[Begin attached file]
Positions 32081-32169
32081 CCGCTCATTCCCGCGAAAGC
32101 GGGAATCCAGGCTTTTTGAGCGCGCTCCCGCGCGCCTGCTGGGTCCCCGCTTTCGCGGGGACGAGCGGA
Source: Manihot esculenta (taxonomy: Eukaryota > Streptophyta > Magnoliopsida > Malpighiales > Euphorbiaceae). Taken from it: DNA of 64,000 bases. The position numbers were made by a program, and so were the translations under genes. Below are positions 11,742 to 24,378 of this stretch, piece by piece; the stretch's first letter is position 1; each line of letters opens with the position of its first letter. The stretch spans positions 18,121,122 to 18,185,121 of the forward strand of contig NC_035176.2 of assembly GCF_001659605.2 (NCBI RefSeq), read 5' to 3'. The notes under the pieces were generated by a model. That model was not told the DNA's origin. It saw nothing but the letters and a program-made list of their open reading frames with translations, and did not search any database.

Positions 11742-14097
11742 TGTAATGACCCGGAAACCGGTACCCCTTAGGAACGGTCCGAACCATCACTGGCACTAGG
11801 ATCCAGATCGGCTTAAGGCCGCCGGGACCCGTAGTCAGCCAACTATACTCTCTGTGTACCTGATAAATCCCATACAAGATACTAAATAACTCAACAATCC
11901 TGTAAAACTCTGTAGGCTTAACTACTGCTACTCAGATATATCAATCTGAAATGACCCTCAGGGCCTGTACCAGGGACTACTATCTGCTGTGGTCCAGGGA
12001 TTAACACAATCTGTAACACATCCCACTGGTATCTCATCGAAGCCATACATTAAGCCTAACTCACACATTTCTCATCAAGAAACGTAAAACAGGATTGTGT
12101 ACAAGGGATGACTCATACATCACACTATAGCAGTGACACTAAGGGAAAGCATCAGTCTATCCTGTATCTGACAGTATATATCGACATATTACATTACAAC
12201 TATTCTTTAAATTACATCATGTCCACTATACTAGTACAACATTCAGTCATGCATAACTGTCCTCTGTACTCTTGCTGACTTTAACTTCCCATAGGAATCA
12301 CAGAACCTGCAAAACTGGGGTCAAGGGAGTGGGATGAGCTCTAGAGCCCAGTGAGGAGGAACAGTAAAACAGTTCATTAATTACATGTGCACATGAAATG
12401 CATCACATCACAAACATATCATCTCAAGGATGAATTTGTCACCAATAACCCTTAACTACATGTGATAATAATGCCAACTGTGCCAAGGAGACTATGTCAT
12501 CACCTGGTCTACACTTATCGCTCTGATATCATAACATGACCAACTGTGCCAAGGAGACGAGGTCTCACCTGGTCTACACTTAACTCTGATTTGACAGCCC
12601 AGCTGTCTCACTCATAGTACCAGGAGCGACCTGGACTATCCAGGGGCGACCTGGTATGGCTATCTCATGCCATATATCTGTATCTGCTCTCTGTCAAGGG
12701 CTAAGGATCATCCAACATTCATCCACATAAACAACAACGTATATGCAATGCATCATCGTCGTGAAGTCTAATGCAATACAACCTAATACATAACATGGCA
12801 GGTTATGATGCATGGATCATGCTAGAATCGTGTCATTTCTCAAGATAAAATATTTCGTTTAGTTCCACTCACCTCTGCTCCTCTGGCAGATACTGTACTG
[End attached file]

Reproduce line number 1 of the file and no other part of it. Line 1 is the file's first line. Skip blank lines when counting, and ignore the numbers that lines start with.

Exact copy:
Positions 32081-32169